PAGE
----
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The candidates seeking to be Alabama's next governor are not joining the current governor in criticizing Attorney General Troy King for suing BP PLC over the Gulf oil spill.
Democratic nominee Ron Sparks said people were tired of waiting for someone to hold BP accountable and the Republican attorney general should be commended for filing federal court suits last week against BP and other companies involved in the spill.
"These companies must pay Alabama what they owe, and they will do everything they can to escape liability," he said.
Republican nominee Robert Bentley said BP and the federal government failed Alabama citizens. "It is the right of the Alabama attorney general to file this lawsuit against BP," he said.
King went to court Thursday against the wishes of Republican Gov. Bob Riley, who originally appointed King in 2004. The two have been sharply at odds during the past year, particularly over Riley's task force raids and threats against electronic bingo casinos. King was defeated for re-election in the Republican primary and leaves office in January. Riley finishes his second term and also leaves office in January.
Riley called the suits premature because Alabama has not yet presented BP with a bill for the spill's impact on the state and has not yet tried to negotiate a settlement. He announced earlier that he will seek full compensation for all lost tax revenue due to the spill.
King said swift action was needed because BP repeatedly broke promises and was working to gain an advantage in court by hiring the best expert witnesses to keep them from testifying against the company.
King has been talking to private attorneys about helping his office with the suits. They would work on a contingency fee that would pay them 14 percent of the money the state receives from the suits.
In response to King's plans, Riley signed an executive order saying the governor will approve a contract for hiring attorneys on a contingency fee only in extraordinary circumstances when it is the only reasonable form of payment.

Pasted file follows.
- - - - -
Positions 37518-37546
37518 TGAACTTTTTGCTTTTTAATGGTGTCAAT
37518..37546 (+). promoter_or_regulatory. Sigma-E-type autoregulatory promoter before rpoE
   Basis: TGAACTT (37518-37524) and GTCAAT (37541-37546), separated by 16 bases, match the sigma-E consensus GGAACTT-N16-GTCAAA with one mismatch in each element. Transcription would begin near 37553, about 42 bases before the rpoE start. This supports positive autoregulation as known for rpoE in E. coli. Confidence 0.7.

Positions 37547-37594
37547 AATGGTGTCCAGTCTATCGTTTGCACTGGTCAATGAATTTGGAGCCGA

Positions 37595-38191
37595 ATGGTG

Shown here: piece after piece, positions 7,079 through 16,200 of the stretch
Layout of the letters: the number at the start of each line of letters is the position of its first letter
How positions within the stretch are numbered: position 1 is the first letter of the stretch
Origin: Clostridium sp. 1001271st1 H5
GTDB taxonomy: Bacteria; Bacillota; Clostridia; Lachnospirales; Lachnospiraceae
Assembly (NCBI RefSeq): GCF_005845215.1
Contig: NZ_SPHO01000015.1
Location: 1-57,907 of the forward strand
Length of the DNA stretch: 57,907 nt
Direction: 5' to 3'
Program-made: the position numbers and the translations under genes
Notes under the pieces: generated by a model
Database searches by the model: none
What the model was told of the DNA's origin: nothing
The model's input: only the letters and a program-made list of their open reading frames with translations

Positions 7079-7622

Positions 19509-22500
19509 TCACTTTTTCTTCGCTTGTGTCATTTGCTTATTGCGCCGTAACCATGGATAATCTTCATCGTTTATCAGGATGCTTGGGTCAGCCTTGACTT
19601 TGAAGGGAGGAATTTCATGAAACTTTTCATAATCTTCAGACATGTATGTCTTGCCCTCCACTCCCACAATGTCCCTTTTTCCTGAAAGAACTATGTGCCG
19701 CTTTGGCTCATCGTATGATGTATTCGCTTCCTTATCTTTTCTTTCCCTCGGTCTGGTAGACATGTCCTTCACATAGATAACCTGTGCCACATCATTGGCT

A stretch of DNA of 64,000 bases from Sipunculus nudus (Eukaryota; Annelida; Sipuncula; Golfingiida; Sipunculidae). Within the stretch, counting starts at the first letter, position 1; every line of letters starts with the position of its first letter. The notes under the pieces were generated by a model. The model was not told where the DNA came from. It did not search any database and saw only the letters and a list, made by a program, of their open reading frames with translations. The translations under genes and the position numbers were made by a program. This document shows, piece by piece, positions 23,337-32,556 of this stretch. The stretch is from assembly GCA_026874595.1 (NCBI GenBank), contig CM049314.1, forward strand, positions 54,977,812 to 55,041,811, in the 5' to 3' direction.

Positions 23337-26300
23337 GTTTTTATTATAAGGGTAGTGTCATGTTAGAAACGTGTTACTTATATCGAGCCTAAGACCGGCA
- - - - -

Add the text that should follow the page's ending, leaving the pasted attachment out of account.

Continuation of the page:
"This executive order does not bar the attorney general from doing anything or from pursuing this lawsuit, but it does protect the taxpayers from getting ripped off by lawyers who expect to make millions of dollars, even when they play no actual role in getting Alabamians the payments they deserve from BP," Riley said.
The contingency fee proposed by King is the same as Riley's administration and Gov. Don Siegelman's administration used for lawsuits against oil companies accused of underpaying royalties to the state for natural gas wells drilled in coastal waters.
One of the state's lead attorneys in those suits, Robert Cunningham of Mobile, said Monday there was no rush for the state to go to court and it would have been better for the attorney general to work in cooperation with the governor.
"It seems to me that having the governor's full support would be in the best interest of the state. Without that, I would not want to pursue litigation on behalf of the state," Cunningham said.
BP spokesman Justin Saia said the oil company has already paid $83 million in claims in Alabama.
"The voluntary claims process that BP has established may be the surest and quickest way to get all legitimate claims paid, and is the best way to ensure that the full amount goes to the claimants, and not to pay attorneys' fees," said Saia, who worked as Sparks' campaign manager until early January.